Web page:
I am wearing yellow tomorrow. Thousands of other Malaysians are wearing yellow tomorrow. We have yellow badges in our profile pictures in Facebook and Twitter. Call this the yellow fight.
Tomorrow, July 9, is the day when thousands of Malaysians from all over the country will congregate in Kuala Lumpur and march for electoral reforms in Malaysia. This march, named Bersih 2.0, is the people’s way of telling the government that we have had enough of the corruption the electoral process is riddled with. Yellow is the color theme of the event as it represents royalty.
Home Minister Datuk Seri Hishammuddin Hussein said on last Wednesday that anyone caught wearing t-shirts containing messages in support of Bersih will be detained. While the government can stop us from wearing Bersih t-shirts, they cannot stop us from inserting yellow Bersih badges in our profile pictures and posting them in our Facebooks and Twitters to show support for the Bersih movement. As of today, more than 50,000 people are using these Bersih badges in their Facebooks and Twitter. It is impossible for the police to detain everyone who uses this yellow badge in social media.
Bersih is a Malay word which translated to English means clean. The first Bersih rally was held on November 10, 2007 and around 30,000 to 50,000 people attended the rally. The police broke up the rally by firing tear gas and chemical-laced water cannons at the people. This year, the police have warned us that they will use a hard hand against all Bersih supporters. There is hardly any doubt in our minds about that.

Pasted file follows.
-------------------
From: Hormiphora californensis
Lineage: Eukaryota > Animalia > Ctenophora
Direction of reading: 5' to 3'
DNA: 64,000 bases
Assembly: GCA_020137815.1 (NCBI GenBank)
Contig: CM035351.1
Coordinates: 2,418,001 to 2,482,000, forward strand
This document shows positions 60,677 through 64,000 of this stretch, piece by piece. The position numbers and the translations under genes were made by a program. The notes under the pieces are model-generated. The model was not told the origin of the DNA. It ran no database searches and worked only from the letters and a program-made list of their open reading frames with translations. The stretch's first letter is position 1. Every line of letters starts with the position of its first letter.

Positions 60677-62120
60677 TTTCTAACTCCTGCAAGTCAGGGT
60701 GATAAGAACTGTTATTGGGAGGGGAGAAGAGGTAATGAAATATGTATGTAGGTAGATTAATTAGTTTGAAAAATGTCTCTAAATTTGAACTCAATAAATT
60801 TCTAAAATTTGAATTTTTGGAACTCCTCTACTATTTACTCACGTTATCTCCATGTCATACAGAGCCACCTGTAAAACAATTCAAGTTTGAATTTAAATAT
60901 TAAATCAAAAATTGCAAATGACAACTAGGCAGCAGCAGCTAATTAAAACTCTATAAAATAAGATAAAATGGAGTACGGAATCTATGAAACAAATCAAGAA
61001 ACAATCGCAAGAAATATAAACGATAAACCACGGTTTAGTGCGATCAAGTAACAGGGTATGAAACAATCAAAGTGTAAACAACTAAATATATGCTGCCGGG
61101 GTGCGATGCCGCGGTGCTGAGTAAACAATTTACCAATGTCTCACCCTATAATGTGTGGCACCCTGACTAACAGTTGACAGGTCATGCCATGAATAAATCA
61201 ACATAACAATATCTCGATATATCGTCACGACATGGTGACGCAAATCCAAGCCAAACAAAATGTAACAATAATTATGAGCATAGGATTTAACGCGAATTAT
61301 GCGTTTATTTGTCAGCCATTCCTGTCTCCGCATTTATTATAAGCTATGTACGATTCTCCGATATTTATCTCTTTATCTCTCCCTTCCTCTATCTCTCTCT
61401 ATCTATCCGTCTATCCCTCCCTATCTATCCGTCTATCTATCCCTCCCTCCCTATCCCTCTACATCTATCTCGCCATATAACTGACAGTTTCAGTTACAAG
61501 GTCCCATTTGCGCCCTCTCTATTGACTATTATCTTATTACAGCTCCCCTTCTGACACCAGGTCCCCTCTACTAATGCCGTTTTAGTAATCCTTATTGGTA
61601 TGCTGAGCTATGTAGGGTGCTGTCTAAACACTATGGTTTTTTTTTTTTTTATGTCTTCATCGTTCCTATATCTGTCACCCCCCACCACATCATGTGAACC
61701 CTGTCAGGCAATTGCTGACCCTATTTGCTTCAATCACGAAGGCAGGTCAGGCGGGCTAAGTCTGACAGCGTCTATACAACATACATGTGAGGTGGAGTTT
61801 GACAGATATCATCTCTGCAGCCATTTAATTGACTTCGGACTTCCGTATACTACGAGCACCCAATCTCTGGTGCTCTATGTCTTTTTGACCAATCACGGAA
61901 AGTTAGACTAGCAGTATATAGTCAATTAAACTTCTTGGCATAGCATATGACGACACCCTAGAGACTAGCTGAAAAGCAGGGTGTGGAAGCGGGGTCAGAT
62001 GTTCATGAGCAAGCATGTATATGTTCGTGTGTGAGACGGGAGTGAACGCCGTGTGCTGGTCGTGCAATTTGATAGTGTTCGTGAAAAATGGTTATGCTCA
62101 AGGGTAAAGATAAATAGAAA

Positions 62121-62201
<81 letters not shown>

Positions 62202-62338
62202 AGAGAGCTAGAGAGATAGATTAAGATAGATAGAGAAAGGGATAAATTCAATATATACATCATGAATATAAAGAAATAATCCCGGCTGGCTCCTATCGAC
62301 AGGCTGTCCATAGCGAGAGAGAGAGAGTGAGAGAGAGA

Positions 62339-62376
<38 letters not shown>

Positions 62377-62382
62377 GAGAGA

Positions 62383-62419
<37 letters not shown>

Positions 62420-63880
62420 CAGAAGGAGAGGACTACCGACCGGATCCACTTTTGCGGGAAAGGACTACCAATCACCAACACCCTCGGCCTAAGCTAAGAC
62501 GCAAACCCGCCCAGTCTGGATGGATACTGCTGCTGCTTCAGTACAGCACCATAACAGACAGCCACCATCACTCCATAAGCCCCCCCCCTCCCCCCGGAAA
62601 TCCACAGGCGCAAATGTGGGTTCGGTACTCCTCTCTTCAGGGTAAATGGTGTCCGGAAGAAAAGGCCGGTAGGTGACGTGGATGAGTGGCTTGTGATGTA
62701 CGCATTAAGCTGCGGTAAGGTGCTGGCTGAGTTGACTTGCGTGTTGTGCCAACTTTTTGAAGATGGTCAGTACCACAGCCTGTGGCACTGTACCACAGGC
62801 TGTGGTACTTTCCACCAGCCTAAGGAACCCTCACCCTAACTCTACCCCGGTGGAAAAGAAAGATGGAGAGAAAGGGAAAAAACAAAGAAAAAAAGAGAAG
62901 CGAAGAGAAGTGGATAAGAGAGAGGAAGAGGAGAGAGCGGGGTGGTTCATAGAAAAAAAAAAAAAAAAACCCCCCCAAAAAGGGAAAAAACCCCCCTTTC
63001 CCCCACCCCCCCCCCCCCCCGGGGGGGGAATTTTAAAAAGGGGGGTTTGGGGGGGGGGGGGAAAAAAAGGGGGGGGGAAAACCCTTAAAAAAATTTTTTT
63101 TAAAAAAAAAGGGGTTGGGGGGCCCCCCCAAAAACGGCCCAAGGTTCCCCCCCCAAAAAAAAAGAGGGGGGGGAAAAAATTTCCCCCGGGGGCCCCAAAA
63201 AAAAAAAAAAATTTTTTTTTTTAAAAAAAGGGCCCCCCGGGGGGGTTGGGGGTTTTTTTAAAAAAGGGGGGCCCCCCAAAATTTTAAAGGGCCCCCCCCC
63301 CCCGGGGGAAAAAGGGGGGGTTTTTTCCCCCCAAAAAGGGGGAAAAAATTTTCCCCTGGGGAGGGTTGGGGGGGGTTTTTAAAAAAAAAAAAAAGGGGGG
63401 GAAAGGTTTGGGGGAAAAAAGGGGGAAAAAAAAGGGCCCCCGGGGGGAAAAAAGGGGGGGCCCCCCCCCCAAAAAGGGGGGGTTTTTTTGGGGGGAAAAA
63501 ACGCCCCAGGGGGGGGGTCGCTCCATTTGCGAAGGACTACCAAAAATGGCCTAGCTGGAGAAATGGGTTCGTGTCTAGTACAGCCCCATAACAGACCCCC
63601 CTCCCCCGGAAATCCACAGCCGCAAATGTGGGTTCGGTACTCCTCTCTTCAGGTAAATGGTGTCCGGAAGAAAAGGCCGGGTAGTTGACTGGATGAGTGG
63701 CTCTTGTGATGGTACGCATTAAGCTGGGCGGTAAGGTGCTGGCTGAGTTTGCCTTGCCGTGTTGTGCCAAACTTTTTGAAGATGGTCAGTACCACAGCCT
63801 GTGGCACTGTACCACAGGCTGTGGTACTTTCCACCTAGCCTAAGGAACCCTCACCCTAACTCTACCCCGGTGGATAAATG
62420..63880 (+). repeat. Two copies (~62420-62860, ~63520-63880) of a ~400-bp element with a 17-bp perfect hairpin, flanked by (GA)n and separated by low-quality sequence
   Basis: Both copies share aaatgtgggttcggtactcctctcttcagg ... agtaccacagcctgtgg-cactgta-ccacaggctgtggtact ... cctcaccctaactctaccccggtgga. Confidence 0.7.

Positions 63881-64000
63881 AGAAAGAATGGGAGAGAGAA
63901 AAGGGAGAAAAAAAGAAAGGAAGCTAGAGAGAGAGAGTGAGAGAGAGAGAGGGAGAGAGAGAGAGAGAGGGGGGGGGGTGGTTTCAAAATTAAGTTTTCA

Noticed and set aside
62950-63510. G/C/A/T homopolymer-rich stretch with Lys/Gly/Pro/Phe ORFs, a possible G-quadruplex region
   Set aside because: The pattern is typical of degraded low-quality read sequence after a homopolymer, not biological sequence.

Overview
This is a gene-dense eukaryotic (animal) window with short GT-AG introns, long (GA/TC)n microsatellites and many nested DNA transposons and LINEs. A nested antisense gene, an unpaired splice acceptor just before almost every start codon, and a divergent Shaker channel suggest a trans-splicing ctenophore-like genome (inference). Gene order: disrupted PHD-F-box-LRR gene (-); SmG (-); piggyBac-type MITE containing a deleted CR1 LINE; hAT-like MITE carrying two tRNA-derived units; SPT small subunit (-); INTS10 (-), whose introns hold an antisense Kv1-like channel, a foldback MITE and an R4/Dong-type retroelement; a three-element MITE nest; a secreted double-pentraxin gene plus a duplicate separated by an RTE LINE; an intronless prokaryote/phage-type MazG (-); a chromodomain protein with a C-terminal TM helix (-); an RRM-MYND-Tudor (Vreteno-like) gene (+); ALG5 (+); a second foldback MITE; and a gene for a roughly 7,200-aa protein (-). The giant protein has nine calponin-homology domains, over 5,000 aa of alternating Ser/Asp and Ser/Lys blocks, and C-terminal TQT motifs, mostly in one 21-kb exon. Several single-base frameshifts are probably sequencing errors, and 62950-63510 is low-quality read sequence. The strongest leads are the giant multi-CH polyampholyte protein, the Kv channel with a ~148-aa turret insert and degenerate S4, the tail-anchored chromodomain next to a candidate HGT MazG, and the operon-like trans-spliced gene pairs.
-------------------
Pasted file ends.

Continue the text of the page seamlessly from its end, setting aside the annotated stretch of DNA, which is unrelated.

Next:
The government and police have been telling us that Bersih is an illegal organization. What they failed to note is that Bersih is comprised of 62 non-governmental organizations. All 62 organizations are registered and legal.
The government and police have been using the mainstream media to propagate anti-Bersih sentiments. What they fail to note is that many Malaysians have turned to alternative news media. These alternative news media report happenings not reported in the mainstream media, including the Bersih side of the story.
Come tomorrow, we will stand together for our rights. Our rights which are slowly being taken away by the government. We are standing together so that our future generations will have a better life under a government that respects our requests. We are standing together because we are sick and tired of surpression and dirty politics.
We are reminded of German theologian Martin Niemoller’s statement:
First they came for the communists,
and I didn’t speak out because I wasn’t a communist.
Then they came for the trade unionists,
and I didn’t speak out because I wasn’t a trade unionist.
Then they came for the Jews,
and I didn’t speak out because I wasn’t a Jew.
Then they came for me,
and there was no one left to speak out for me.
In conclusion, despite all the government harrassment and intimidation, we will not be cowed. Fifty years from today, we do not want to regret that we did not try to fight for electoral reforms. We will try, even if it costs us a lot.
Image Description: A scene from the 2007 Bersih rally. The ralliers are dressed in yellow. They are facing the Federal Reserve Unit and riot police. Wearing maroon and standing in between the ralliers and riot police are volunteers from the Jabatan Amal Unit. Image credit: Mohd Hafiz Noor ShamsPowered by Sidelines